Now I’m not equating the two. The situation between Orthodox Shuls that have adopted a more liberal and open posture is not the same as the Conservative Movement. Aside from allowing women to assume the duties of a rabbi (in areas they believe Halacha permits it) they are observant of Halacha and promote full observance of it to their members. The Conservative movement on the other hand, paid lip service to Halachic observance, while wholesale violation of Halacha by their members was tolerated – and in some cases even given their blessing (e.g. their  ‘permit’ to drive to Shul on Shabbos).

These more liberal and open Shuls haven’t done anything like that. I don’t think they will. At least not yet. But it’s hard not to see the parallels. Once you open up the doors to controversial change, it doesn’t necessarily stop at Halachic lines. 

There are 2 examples of this kind of permissiveness among  the more open and liberal Orthodox rabbis that tend to side with those renegade Shuls.

One  is Avrom Mlotek, a graduate of Yeshivat Chovevei Torah (YCT). He argued for acceptance - and even a warm embrace - of intermarried couples. Will this lead to his officiating at such a marriage? When he was asked about that, his answer was not all that clear about what the future holds for him. And yet he still wants to be identified as Orthodox.

Another is the embrace of gay marriage. While acknowledging the forbidden nature of homosexual sex (anal sex between 2 men), YCT head, Rabbi Asher Lopatin nevertheless publicly supports gay marriage claiming that the Torah itself promotes it when it says  it is not good for a man to live alone. Although the classic interpretation of that refers to marriage between a man and a woman, he stretches it to include 2 men living together.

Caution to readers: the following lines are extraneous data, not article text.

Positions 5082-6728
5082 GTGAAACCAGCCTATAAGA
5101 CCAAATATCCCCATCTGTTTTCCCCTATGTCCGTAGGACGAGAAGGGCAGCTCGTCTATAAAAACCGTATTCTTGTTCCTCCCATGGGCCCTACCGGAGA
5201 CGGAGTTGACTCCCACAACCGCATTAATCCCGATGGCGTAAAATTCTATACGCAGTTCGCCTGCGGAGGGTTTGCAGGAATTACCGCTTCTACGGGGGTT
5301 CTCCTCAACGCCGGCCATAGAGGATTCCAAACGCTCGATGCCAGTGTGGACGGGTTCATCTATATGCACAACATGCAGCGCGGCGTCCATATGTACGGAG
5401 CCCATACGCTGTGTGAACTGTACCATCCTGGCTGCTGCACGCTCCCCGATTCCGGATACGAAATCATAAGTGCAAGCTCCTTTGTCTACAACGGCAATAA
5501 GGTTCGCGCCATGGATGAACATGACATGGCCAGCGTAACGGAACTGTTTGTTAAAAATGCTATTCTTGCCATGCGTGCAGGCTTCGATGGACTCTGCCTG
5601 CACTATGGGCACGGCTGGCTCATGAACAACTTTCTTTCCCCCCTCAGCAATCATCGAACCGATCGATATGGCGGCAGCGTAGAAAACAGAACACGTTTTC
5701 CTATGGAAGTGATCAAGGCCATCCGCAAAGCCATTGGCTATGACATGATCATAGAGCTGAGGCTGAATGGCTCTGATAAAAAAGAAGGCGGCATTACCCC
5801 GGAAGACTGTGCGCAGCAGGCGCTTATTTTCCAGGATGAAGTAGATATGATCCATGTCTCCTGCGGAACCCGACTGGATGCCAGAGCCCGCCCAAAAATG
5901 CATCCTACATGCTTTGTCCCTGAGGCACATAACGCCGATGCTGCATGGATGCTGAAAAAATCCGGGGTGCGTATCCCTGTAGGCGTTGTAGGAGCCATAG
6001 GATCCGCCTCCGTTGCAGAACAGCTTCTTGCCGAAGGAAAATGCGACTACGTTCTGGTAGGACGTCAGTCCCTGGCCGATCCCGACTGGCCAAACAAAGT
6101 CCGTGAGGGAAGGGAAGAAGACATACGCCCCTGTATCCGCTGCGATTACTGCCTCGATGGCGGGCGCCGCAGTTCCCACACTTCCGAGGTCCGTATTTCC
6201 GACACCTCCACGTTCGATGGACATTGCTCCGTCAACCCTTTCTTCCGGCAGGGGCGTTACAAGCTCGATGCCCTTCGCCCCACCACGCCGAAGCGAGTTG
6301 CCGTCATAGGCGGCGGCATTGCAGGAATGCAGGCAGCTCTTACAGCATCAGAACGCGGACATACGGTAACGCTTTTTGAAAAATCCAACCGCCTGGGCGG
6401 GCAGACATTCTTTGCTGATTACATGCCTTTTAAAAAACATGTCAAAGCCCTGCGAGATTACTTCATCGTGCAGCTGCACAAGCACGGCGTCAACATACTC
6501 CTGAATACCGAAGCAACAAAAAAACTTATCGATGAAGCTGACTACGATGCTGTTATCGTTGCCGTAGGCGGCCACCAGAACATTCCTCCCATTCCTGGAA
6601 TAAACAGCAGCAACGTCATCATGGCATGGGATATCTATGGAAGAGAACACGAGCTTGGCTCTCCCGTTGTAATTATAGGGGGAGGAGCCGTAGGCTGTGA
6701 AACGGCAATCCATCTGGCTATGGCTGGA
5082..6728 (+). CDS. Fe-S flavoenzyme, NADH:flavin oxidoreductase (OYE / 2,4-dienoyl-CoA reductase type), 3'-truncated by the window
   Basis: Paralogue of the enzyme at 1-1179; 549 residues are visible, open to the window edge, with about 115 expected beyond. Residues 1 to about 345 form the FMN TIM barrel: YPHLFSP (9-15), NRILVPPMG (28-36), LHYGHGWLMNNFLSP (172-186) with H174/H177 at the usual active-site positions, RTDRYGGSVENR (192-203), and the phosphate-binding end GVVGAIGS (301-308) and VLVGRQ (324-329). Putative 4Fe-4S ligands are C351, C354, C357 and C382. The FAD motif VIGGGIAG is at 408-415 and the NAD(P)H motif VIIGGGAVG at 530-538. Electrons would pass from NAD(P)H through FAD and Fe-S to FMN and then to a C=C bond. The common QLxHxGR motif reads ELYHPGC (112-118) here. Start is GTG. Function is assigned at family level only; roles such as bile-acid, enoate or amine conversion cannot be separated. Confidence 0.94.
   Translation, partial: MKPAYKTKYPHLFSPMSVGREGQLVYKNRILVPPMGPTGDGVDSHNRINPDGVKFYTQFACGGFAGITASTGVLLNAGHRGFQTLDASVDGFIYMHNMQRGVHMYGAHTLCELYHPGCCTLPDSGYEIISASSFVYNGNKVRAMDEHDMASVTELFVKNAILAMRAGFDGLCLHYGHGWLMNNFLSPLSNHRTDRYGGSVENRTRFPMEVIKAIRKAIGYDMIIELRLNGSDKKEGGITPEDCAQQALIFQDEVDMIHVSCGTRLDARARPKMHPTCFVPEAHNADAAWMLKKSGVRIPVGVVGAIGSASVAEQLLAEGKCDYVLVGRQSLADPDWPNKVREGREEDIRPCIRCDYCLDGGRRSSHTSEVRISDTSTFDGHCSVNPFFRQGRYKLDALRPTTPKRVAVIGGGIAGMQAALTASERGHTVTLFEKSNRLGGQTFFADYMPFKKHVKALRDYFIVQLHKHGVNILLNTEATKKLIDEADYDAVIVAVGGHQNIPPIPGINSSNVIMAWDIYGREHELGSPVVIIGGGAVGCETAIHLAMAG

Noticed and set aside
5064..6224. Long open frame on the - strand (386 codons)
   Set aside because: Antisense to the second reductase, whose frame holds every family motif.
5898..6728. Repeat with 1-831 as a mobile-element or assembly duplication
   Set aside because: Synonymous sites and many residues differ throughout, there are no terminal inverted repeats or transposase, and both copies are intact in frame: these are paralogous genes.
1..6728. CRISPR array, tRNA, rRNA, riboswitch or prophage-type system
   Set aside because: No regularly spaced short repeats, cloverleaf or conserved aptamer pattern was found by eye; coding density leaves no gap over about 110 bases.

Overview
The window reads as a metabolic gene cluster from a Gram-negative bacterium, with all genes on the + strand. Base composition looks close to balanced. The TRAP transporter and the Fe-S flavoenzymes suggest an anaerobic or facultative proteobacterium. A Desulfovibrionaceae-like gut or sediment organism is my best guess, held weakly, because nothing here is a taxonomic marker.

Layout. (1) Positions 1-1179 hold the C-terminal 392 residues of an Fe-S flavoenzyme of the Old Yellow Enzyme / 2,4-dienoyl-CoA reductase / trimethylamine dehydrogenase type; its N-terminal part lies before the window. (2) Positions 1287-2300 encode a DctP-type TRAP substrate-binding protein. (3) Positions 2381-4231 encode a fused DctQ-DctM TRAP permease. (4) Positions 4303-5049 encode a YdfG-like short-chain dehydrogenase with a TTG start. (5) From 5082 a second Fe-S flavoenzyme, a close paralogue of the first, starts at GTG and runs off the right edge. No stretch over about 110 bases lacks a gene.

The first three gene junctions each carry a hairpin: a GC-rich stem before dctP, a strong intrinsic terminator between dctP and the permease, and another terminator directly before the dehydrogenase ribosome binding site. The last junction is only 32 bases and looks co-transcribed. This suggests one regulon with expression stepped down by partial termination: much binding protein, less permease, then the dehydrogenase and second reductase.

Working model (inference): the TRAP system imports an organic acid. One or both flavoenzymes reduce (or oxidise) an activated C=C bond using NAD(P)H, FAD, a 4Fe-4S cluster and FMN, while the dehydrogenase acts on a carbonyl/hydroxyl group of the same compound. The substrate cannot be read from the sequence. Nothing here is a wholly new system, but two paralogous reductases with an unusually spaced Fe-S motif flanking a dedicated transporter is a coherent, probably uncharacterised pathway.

That completely ignores the fact that blessing gay marriage implicitly blesses the natural intimacy that any marriage entails. Which in the case of a male homosexual relationship usually means anal sex. An activity that the Torah considers a capital offense. Saying that endorsing gay marriage does not mean blessing the capital offense that will likely be part of their intimacy - is a remarkable dodge based on an unlikely intepretation. Although I’m sure he actually believes that he isn’t blessing it.

While I’m not saying that these Shuls have gone or will go that far – there is really nothing stopping them. Not any more than did a rule against hiring a female rabbi stopped them.  How much is the OU supposed to tolerate before everyone agrees they should be expelled? Since much of their agenda is driven by the spirit of the times, it isn’t too hard to see more serious changes coming.

The OU says that it that expulsion will not be discussed at an upcoming meeting. Perhaps. But the handwriting is clearly on the wall – as liberal Orthodoxy chooses  a path that will surely lead to yet further divisions in Klal Yisroel.

The facts presented in an earlier version of this post were inaccurate, It has been revised accordingly.